‘As a young man, he moved to London in 1878 to study art and broaden his knowledge further. While in London, Lalique met a young woman and fell in love. After two years, he returned home to his family in Paris. Before leaving, however, he created ‘Le Baiser’ brooch for his English love. The front is carved as a cameo with the portrait of a man, the reverse is carved as an intaglio with the portrait of a woman, only their lips touching.’
Which other Art Nouveau designers produced pieces that are now are highly prized by collectors?
Marie-Cécile Cisamolo: ‘As previously stated, the Art Nouveau movement took over Europe completely. It influenced all artists for those precious 15 to 20 years. However a few of them stand out, after the master, René Lalique.
‘Georges Fouquet (1862-1957) immediately comes to mind. He worked with his father until his retirement, then took over the business in 1895. Fouquet was very forward-thinking — in 1900, for example, he asked Alphonse Mucha, a then unknown Czech painter, to completely redecorate his boutique. They subsequently collaborated closely on many important commissions, including a bangle and ring for Sarah Bernhardt which was sold at Christie’s in 1987. It was, and remains, the most expensive Art Nouveau jewel ever sold at auction — equivalent to more than $1,000,000 in today’s money.
‘I also have to mention Henri Vever. The House of Vever was founded in 1821 and had been producing jewels in the Renaissance style since 1871. Henri Vever first exhibited at the Salon in Paris in 1900; the enamel and pearl pendant/brooch shown towards the top of this article, modelled on maple samaras in green window enamel, is a magnificent example of his work from the beginning of the 20th century. His book, La Bijouterie Française au XIXe Siècle, is the reference for 19th-century jewellery.
‘I love Lucien Gaillard’s (1861-1942) Art Nouveau jewellery. He was particularly influenced by Japanese art, and the firm was well known for its mastery of metalwork in the Japanese style — even recruiting employees from Japan to work in its Paris atelier, which was quite amazing in the year 1900.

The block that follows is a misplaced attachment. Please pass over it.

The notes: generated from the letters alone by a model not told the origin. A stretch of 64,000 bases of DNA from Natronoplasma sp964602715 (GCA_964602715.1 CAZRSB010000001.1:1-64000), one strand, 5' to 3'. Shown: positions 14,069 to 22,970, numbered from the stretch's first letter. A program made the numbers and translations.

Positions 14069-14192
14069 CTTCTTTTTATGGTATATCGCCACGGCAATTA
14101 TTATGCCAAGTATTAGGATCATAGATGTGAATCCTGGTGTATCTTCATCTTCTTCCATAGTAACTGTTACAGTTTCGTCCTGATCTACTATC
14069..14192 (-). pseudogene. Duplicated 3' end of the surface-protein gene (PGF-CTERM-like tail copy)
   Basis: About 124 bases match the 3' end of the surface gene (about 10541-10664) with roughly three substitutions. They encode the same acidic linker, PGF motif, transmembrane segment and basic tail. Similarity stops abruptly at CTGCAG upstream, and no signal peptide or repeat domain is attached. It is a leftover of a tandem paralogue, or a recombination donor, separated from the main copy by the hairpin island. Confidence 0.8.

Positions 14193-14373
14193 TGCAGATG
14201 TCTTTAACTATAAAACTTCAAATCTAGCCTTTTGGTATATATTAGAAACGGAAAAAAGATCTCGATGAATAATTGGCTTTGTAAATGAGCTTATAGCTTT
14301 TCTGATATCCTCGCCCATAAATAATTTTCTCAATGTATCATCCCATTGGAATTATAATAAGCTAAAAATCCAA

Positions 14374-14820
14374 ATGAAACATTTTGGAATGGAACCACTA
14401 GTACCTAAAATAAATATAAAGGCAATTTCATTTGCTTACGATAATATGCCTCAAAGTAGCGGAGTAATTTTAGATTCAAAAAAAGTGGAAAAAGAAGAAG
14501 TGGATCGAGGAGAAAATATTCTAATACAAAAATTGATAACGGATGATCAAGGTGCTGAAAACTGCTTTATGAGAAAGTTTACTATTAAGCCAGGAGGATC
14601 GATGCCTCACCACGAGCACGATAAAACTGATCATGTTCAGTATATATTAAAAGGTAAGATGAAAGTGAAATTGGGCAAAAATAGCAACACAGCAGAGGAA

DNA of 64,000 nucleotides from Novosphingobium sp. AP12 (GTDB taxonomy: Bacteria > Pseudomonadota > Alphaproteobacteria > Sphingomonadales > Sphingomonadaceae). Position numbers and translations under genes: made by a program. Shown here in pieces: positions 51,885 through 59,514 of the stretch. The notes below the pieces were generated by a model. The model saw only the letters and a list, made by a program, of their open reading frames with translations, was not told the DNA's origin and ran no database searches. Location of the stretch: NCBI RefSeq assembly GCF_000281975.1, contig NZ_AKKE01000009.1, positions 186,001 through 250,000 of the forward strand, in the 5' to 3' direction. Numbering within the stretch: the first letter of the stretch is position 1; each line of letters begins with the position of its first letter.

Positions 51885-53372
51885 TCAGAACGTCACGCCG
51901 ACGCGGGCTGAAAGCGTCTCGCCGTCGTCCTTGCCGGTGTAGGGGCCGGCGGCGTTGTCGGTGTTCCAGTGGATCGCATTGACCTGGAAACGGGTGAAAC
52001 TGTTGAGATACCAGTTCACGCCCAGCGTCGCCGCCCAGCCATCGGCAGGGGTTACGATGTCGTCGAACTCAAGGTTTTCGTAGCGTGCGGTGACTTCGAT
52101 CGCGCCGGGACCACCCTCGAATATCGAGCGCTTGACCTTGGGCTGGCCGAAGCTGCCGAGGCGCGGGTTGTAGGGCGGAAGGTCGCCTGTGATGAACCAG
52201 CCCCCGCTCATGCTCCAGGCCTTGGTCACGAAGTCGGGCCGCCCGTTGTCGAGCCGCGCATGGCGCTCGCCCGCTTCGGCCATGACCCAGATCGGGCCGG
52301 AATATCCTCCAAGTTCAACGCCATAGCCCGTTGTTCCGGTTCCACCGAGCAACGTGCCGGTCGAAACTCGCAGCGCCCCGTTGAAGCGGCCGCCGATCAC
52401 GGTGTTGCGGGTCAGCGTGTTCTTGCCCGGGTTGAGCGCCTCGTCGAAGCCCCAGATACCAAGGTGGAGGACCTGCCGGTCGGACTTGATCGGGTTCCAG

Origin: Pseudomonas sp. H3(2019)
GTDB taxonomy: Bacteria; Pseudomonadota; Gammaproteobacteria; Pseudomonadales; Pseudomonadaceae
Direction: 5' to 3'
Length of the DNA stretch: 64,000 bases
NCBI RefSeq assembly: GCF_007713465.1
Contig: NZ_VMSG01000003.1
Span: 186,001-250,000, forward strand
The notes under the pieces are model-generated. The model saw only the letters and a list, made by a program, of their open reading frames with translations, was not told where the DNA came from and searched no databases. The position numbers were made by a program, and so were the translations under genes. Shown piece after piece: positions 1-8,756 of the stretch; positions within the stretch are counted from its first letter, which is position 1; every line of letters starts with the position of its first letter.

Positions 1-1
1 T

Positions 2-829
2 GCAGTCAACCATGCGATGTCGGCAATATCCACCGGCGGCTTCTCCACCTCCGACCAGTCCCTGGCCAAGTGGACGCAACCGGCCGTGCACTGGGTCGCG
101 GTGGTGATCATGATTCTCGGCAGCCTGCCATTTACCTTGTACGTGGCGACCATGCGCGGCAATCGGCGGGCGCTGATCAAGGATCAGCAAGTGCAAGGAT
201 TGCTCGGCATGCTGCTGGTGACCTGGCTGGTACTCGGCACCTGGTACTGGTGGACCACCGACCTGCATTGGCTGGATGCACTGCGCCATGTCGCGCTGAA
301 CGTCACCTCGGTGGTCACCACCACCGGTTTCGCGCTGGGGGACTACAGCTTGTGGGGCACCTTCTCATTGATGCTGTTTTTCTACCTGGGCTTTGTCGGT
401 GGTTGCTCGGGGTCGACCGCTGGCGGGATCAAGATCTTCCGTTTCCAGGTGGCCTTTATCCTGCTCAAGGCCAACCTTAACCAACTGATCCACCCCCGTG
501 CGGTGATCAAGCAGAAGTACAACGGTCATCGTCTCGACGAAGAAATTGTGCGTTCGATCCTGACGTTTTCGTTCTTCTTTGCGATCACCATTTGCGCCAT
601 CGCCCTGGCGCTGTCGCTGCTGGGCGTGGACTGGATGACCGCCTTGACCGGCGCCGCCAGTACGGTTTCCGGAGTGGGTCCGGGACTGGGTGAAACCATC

‘Other designers to interest collectors include Eugène Feuillâtre (1870-1916), who was head of René Lalique’s enamelling workshop from 1890 until 1897, and Léopold Gautrait (1865-1937), who worked with numerous jewellers of the Art Nouveau period, including Henri Vever.’
Why did Art Nouveau fall out of fashion?
Michel Perinet: ‘The general public became more open to modern developments after World War I. Straight lines found their place in clothing, architecture and, of course, painting. It was at this time that the first ladies’ suits appeared and accessorising them required stricter, more streamlined jewellery. Art Nouveau creations quickly became completely outdated.’
And what prompted its renaissance?
Michel Perinet: ‘The publication in 1964 of L’Objet 1900 by Maurice Rheims was the impetus for the official renaissance of Art Nouveau. The work confirmed interest among various collectors and antique dealers in an artistic movement that had been completely abandoned; an interest that, though well-established, had been rather scattered and unfocused.’
You can read the full interviews with Michel Perinet, Sigrid Barten and Evelyne Possémé in the sale catalogue